7Investigates: Falling Apart

BOSTON (WHDH) - Students from across Massachusetts are heading back to their classrooms, and they’re dealing with crumbling conditions.

A number of schools have failing heaters and leaking ceilings. Some of them are actually falling apart, but there isn’t enough money to make the needed repairs.

7Investigates why.

Water dripping from the ceiling, into buckets, are conditions inside some Fitchburg classrooms.

“I was shocked that it was that bad,” said Fitchburg City Councilor Sam Squailia.

Last fall, staff members took pictures and video inside Arthur Longsjo Middle School. They sent them to Squailia, who shared them on Facebook. Her post sparked an uproar.

“When you see these pictures, you might think, ‘Where … what decrepit area is this in,'” she said. “We’re not funding the infrastructure to maintain our schools.”

7News obtained documents and pictures from inside the 20 schools that were rated in the worst physical condition during a statewide survey by the Massachusetts School Building Authority (MBSA) in 2016.

The MBSA found window frames rotting in Tewksbury, ceilings falling down in New Bedford, (heating) vents failing in East Bridgewater, students wearing jackets to stay warm in Worcester, the disintegration of wood in Scituate, and staff working out of a closet in Easton.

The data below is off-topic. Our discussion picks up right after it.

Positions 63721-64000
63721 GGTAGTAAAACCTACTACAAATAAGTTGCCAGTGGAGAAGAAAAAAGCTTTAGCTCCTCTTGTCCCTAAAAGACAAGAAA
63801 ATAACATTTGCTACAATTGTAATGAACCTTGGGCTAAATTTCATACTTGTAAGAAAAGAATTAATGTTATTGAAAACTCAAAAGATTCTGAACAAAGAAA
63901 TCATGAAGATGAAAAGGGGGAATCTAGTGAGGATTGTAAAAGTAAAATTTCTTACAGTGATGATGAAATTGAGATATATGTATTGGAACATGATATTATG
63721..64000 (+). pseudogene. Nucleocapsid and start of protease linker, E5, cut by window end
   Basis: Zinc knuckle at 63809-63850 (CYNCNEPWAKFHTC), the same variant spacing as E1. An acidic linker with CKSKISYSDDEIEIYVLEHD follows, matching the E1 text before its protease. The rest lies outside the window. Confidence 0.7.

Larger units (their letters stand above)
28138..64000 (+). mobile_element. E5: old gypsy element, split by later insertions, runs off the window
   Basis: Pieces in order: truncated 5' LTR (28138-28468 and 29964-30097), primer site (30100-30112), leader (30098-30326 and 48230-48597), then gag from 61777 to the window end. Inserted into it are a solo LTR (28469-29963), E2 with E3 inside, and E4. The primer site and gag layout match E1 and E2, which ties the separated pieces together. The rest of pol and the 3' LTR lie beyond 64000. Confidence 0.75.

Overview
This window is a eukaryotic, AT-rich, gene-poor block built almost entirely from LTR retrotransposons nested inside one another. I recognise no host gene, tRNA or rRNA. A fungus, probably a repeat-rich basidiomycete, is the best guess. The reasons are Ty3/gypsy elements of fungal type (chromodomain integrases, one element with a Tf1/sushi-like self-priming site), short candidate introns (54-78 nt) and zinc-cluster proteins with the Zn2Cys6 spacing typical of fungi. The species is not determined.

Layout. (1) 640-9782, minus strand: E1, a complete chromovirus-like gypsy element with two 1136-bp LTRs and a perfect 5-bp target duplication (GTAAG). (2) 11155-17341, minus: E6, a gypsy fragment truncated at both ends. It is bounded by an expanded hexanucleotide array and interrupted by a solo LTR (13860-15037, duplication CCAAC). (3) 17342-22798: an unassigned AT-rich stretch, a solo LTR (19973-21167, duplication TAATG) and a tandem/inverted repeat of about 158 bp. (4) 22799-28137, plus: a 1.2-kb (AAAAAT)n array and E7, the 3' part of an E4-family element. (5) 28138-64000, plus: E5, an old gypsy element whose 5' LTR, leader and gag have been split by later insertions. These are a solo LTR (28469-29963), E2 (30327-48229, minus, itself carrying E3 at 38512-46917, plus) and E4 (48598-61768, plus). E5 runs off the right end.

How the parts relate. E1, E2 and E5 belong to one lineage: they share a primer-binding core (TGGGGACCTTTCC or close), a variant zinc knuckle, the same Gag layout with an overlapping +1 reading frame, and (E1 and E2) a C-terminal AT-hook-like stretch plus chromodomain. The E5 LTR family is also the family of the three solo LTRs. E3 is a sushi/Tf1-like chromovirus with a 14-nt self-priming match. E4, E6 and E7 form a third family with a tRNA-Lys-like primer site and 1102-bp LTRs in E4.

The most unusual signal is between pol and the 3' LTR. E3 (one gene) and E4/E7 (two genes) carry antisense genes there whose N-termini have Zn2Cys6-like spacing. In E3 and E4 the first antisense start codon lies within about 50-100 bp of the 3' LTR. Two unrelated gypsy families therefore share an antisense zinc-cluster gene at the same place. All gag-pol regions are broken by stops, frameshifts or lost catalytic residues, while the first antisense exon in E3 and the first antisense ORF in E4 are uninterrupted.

Statewide, one in 13 schools is more than 100 years old, and 270 were judged to need significant renovations now or in the near future.

“You can see it’s going to be a long time before we get to all of those 270 schools,” said Jack McCarthy of the Massachusetts School Building Authority.

The School Building Authority leads school construction at the state level. Currently, it gets one penny of the state’s sales tax, which typically covers 80 percent of the costs for a project like this in Boston. Without that money, many districts can’t afford to repair or rebuild.

“We look to find the most urgent and needy schools and those are the ones that we invite into our process,” McCarthy said.

But each year, more than 150 schools apply for funding. Last year, only 51 schools got it, the lowest total in several years.

The School Building Authority’s spending is capped, and many local school districts can’t even afford their share of the costs.

State Representative Stephan Hay is pushing a bill that would double the School Building Authority’s portion of the sales tax. He says he owes it to its students.

“I think it’s incumbent upon the state to find resources, make them available, and fix those schools,” Hay said.

In June, the School Building Authority OK’d targeted repairs at 34 schools, including replacing the windows and doors at this elementary school in East Boston.

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